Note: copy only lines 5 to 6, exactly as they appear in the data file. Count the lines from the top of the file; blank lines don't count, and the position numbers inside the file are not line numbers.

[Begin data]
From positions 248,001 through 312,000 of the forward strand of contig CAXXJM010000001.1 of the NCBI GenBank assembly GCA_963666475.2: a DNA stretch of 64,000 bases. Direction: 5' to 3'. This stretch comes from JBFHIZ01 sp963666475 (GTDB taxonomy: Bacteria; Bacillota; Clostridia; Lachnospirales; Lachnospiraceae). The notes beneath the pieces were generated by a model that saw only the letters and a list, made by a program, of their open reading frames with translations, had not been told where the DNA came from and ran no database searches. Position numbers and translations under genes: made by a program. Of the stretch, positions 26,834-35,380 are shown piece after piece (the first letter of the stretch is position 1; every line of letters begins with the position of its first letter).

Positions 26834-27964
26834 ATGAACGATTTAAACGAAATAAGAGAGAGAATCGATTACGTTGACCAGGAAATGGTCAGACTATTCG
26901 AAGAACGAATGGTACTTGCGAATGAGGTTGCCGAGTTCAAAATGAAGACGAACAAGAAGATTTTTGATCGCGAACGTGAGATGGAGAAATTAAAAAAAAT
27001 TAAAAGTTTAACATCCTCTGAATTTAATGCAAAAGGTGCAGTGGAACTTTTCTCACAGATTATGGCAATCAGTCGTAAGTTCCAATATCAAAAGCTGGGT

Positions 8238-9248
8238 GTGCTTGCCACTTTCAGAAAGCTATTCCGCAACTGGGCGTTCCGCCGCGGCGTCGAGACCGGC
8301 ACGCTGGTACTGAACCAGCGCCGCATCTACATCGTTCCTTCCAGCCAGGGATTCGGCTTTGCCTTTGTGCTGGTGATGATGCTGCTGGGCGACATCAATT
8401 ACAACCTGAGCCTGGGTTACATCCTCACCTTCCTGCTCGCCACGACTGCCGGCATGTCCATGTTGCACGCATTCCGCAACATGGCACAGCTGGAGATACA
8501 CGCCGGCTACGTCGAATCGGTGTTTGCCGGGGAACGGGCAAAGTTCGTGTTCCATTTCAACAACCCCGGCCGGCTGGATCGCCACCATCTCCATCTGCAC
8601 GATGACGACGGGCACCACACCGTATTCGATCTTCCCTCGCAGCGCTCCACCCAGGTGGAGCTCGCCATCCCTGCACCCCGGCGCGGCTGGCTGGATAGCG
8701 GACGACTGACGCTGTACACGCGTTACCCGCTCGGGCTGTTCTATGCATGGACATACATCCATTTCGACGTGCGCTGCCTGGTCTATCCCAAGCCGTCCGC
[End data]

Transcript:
27001 TAAAAGTTTAACATCCTCTGAATTTAATGCAAAAGGTGCAGTGGAACTTTTCTCACAGATTATGGCAATCAGTCGTAAGTTCCAATATCAAAAGCTGGGT

Positions 8238-9248